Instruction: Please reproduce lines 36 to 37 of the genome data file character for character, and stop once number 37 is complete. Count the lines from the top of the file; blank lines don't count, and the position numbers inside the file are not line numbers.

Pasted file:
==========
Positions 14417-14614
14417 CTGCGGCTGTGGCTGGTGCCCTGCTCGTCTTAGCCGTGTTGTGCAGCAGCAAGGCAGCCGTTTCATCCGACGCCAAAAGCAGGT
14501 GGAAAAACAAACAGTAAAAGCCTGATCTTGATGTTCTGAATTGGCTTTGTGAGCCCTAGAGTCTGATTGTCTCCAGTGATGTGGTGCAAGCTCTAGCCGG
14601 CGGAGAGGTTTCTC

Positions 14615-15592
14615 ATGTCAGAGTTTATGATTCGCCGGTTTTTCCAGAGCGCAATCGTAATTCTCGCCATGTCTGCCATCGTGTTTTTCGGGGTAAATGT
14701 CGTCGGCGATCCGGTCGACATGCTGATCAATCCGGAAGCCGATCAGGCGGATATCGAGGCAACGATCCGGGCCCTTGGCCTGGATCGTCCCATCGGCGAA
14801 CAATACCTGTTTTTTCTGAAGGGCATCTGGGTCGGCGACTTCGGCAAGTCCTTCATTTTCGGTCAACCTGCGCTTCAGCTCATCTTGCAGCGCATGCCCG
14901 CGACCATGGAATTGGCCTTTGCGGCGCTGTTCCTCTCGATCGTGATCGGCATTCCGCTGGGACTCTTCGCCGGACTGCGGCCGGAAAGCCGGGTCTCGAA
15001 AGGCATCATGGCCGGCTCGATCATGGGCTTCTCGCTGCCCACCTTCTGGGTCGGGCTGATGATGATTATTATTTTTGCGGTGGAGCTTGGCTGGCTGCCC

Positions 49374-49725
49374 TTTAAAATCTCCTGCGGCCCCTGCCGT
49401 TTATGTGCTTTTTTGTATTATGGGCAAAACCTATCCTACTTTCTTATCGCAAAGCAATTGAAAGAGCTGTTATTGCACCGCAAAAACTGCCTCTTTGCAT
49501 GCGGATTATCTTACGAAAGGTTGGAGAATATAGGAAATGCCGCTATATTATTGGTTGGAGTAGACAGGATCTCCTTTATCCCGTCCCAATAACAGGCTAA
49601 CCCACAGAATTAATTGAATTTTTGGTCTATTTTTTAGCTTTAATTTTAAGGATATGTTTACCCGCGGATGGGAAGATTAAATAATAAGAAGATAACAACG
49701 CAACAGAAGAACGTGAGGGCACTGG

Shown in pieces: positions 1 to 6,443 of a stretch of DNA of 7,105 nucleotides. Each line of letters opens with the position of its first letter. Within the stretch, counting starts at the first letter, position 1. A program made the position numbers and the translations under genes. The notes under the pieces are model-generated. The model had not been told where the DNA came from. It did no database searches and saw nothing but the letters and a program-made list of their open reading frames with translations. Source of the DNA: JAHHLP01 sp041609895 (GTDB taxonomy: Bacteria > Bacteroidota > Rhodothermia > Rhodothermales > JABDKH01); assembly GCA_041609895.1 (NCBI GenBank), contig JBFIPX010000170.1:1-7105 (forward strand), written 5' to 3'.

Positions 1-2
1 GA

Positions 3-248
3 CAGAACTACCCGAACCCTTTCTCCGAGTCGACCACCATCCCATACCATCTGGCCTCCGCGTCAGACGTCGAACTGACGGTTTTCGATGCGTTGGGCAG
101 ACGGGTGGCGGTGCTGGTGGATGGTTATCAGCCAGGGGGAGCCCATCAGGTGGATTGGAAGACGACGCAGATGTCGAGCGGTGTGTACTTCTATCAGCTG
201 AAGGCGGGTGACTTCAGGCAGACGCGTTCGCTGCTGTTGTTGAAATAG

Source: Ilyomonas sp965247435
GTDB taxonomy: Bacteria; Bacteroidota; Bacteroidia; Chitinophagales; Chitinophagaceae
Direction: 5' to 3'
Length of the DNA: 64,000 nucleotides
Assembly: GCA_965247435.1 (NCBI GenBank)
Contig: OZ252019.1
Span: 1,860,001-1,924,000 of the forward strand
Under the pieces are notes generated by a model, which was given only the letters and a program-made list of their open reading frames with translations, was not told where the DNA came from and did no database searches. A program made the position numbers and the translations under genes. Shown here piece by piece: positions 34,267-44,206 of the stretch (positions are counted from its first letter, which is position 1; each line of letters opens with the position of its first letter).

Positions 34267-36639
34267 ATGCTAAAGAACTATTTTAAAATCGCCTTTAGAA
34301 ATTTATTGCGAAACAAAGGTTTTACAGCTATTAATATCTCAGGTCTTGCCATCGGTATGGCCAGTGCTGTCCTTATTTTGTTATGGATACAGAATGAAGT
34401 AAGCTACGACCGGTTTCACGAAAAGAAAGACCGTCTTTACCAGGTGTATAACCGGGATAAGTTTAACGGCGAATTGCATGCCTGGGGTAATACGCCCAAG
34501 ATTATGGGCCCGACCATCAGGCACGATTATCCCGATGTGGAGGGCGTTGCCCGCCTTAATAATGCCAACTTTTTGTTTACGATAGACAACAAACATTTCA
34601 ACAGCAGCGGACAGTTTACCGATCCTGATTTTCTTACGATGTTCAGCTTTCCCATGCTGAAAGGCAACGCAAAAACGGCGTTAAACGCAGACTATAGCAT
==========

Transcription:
34501 ATTATGGGCCCGACCATCAGGCACGATTATCCCGATGTGGAGGGCGTTGCCCGCCTTAATAATGCCAACTTTTTGTTTACGATAGACAACAAACATTTCA
34601 ACAGCAGCGGACAGTTTACCGATCCTGATTTTCTTACGATGTTCAGCTTTCCCATGCTGAAAGGCAACGCAAAAACGGCGTTAAACGCAGACTATAGCAT